LabVIEW Scripting officially released today. In case you've been living under a rock (or you never visit LAVA), LabVIEW Scripting is an (until today) internal LabVIEW feature that allows you to write VIs that create, modify, and inspect other VIs. In my 7+ years in LabVIEW R&D, I have worked on *a lot* of products that utilize scripting...VI Analyzer, Simulation Interface Toolkit, and the Ladder Editor, to name a few. I'm really excited that I'll now be able to discuss scripting with the LabVIEW community, since it's been such a big part of my job for so long.
If you're looking to get your feet wet with scripting, I think the best way would be to write a plug-in for the JKI Right-Click Framework. With this framework and LabVIEW Scripting now available, we can write all those little features for the LabVIEW editor that we've always wanted. I know I plan on writing some plug-ins as soon as the framework is available.
Another benefit of the scripting release is that I can post utility VIs to the NI Forums that utilize scripting *without* having to password-protect their diagrams anymore. :)
Monday, May 4, 2009
Ok...maybe I don't have *quite* 2009 reasons, but I am a big fan. In case you hadn't heard, the next version of LabVIEW will be LabVIEW 2009. This wasn't a big secret or anything...the new versioning scheme was revealed when we announced the beta. Going forward, each LabVIEW release will simply be versioned based on the year of its release. In no particular order, here's why I like this idea:
- It's immediately obvious how old of a LabVIEW version we're dealing with. As it is now, I can't even remember what year LabVIEW 7.0 released (I just looked it up...2003 apparently).
- We become more consistent with other software out there that is moving toward year-based versioning.
- Most toolkits will also be adopting the year-based versioning. So now we don't have to remember that Report Generation Toolkit 1.1.3 only works with LabVIEW 8.6, or that VI Analyzer Toolkit 1.1 only works with LabVIEW 8.0, 8.2, and 8.5. Going forward, Report Generation Toolkit 2009 will work with LabVIEW 2009, VI Analyzer Toolkit 2010 will work with LabVIEW 2010, etc.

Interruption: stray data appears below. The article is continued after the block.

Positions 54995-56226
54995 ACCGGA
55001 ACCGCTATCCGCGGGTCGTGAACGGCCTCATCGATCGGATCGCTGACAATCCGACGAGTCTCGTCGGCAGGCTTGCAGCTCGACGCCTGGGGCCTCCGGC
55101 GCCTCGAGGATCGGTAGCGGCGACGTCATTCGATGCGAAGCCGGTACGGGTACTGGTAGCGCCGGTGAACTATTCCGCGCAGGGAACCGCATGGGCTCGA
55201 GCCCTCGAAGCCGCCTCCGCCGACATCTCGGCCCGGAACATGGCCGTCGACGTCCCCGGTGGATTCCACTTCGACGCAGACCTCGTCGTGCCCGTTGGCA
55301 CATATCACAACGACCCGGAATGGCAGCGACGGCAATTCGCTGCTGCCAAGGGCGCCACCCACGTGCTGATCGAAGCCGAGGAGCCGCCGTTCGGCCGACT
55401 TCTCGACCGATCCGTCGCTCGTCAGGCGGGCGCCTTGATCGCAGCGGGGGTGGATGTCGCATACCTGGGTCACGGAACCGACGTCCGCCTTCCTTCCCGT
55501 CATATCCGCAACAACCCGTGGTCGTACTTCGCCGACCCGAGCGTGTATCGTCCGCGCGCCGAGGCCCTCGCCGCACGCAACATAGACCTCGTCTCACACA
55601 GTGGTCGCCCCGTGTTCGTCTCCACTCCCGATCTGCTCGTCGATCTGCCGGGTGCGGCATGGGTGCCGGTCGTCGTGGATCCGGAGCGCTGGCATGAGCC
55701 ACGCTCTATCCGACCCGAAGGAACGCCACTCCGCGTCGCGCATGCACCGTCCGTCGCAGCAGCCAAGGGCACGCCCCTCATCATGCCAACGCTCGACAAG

- The internal version of VIs saved in LabVIEW 2009 will be 9.0. So it's pretty convenient that the year '2009' lined up with that.
- This one is minor, but up to this point, we always had a code name for LabVIEW releases in R&D. 8.6 was Saturn, 9.0 is Orion. (Again, not a big secret here...I figure if one of our VPs can talk about the code names, so can I). So when you'd talk to somebody about the release, half the time they'd use the code name, and half the time they'd use the version. Now we'll just be referring to each version by the year of its release...no more code names. Trivia question: Any non-NIers out there know the code names for prior LabVIEW releases?
- We won't be using this versioning scheme for drivers. Again, I think this makes sense, because a lot of drivers release multiple times per year. Plus, I don't think I've seen any other driver developers out there use year based versioning. It appears to be primarily for application software.
- I've noticed that people have interpreted LabVIEW version numbers in very different ways over the years. Some people think "x.0" releases are unstable and won't touch them. They prefer to wait for the much more 'stable' "x.1" release. Other people think "x.0" releases are the only ones that have any worthwhile new features, and the "x.1" releases are only 'minor updates'. Truth is, every LabVIEW release (barring x.y.z maintenance releases) is a major release. I've found must-have features in every LabVIEW version since I started programming LabVIEW. I think year-based versioning will help us all gain a more unified vision of what to expect out of a yearly LabVIEW release.